Like the first season, the stellar second season of Fargo featured a plethora of quirky, eccentric, and memorable characters, arguably none more interesting than Mike Milligan, the cool, cold hatchet man for the Kansas City mob. So, it should come as no surprise that the actor who portrayed Milligan, Bokeem Woodbine, is having a bit of a moment. After working steadily for years without really breaking out, Woodbine is suddenly in demand, and for good reason; his turn as Milligan was, at times, riveting, with scenes that made you feel compelled to rewind to watch again because they were just so damn good. (If you’ve yet to watch the show, Fargo season two is now available on Blu-ray & DVD via 20th Century Fox Home Entertainment.)
We spoke to Woodbine recently and discussed Fargo and how the show has affected his career, his role on The Sopranos that seemed so promising, but ultimately went nowhere, his friendship and collaboration with Wu-Tang, and how the Fargo hair and makeup team got him ready on set each day, among other things.
I’d seen you in quite a few things previously, but Fargo is probably the most memorable thing that you’ve done. I’m kind of curious as to how it’s changed your life and career, to play a part that was just so visible in such a big series?
It’s just been all positive. There hasn’t been one negative thing that’s come out of it, particularly in regards to my career. Without being braggadocious in the least. Just to give you an example how things have changed, I remember when there was a Friday not too long ago where I literally… My agent called me three times in about three hours with three offers for roles as a series regular that I didn’t audition for or even know about. They just came in. That’s like night and day. That’s never happened to me before, ever. That gives you an idea of just how things have changed.
Talking about not having to audition for stuff suddenly, I read somewhere that Mike Milligan was originally supposed to be a fat, bald, older Italian man and your agent just said “fuck it” and sent you in anyway to audition for the role. And then you nailed the audition and (Fargo creator) Noah Hawley changed his mind about how he envisioned casting the part.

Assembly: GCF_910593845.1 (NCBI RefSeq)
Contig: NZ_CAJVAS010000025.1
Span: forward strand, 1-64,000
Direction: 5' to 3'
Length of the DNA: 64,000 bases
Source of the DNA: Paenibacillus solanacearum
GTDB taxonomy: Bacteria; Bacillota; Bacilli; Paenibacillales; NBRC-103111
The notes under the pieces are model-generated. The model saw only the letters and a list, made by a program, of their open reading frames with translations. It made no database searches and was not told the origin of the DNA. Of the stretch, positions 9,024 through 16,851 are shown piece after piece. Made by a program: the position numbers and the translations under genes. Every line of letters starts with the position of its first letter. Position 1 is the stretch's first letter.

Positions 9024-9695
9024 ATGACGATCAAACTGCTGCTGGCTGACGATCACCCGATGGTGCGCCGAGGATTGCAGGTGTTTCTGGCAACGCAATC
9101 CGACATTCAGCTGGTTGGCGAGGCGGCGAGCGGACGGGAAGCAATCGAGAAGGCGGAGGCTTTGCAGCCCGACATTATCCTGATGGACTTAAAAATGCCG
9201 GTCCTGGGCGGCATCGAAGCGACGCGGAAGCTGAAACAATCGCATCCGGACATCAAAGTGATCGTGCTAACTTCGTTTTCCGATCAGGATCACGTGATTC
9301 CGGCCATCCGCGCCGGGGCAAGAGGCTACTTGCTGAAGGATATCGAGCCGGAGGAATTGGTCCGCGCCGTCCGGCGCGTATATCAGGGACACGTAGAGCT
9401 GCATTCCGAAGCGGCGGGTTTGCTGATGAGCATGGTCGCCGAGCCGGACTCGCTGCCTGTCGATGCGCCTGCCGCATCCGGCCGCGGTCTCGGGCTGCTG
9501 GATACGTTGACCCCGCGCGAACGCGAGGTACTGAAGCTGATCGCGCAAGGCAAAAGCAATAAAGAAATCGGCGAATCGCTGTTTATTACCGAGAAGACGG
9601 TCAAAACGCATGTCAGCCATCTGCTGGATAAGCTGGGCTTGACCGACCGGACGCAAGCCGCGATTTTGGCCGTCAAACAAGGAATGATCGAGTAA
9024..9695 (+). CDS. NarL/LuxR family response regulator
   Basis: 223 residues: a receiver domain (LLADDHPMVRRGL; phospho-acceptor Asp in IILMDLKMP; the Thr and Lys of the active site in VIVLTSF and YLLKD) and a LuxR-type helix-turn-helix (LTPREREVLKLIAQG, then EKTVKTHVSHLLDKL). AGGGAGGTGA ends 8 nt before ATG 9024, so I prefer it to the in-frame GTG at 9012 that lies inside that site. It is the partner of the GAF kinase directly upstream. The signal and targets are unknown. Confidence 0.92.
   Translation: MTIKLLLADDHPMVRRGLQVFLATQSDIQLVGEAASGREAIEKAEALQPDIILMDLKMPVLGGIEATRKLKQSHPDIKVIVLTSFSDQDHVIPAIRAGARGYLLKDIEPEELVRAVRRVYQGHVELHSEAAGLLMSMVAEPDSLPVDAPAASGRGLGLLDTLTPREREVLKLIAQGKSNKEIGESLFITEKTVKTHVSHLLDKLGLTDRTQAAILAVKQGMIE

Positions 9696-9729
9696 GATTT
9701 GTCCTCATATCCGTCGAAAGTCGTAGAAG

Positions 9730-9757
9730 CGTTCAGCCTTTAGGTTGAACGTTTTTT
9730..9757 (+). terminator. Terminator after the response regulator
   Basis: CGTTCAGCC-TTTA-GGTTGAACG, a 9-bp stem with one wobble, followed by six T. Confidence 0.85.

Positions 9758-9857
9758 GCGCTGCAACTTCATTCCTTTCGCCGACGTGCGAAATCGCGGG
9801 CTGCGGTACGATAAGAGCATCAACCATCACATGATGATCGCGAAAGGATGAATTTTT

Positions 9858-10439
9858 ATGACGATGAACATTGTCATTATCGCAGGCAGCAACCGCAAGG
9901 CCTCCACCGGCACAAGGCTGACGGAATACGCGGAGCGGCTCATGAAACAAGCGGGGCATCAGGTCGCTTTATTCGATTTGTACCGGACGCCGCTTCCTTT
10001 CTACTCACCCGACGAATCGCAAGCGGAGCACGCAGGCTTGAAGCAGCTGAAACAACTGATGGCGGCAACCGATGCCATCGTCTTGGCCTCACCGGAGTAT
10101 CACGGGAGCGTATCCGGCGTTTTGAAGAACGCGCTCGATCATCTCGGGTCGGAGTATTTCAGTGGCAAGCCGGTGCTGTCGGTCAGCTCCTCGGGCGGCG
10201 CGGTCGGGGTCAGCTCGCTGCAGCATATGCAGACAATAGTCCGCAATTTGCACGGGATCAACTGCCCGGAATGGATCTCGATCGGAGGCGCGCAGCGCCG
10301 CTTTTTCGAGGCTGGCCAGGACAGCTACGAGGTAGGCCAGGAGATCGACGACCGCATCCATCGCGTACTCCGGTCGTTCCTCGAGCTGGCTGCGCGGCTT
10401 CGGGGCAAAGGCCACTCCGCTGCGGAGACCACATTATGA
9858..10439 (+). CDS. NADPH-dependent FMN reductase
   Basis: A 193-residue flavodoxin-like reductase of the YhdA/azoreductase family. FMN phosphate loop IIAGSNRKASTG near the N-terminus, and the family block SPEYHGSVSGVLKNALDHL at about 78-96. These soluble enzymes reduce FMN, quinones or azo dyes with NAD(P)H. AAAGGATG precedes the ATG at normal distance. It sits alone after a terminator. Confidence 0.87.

You know what, though? That was a myth that was going around about that. As cool as that sounds, I have to tell you what really happened. That was a misinterpreted statement that I made in an interview early on, but basically what I said was that normally after seeing the material, I would call my agent and say, “This is the type of thing that is usually written for a pot-bellied Italian cat,” and normally my agent would say, “Go in anyway and just do your best.” And somehow…
It got twisted.
Exactly. It got twisted. It got misconstrued. Even though it sounds great, it’s not what happened. I’ve been trying to figure out how to get this straight, so I’m glad I got a chance to clear the air. I’ve been trying to figure how to do so.
Well, you just did it.
Yeah, Noah always intended for the character to be African-American. So, yeah.
What was your favorite aspect of playing Mike Milligan on Fargo?
I have to say the freedom, because we were married to the text, but outside of that, you really had the opportunity to just do things your way. There really weren’t too many times that I got a note. In fact, I never got a note that was so contrary to my interpretation of the scene that I had to do a restart or reshoot. Every adjustment that was given to me only enhanced my idea of how to approach the moment and everything just coincided with how I felt, and I felt free to do what I wanted to do. Like I said, the text is the bible and I wouldn’t want to mess the text anyway. It was perfect as it was. But everything outside of that was really up to you.
So, the rhythm and the cadence of the way that he spoke, that was entirely your invention?
Yeah, absolutely. Yeah, that’s a good example of what I mean. They just let me get loose. It was exhilarating because it was such a big stage compared to some small indies I’ve done, or even I’ve been on mammoth projects like $200 million budget type stuff, where it’s basically, “Stand here, do your thing.” Well, not necessarily do your thing. “Stand here, do what we want you to do,” and then, “Thank you very much.” That’s great, it’s good to work on that kind of stuff, as well, but this was working on a huge stage, but still having the freedom to do things my way. That was just amazing.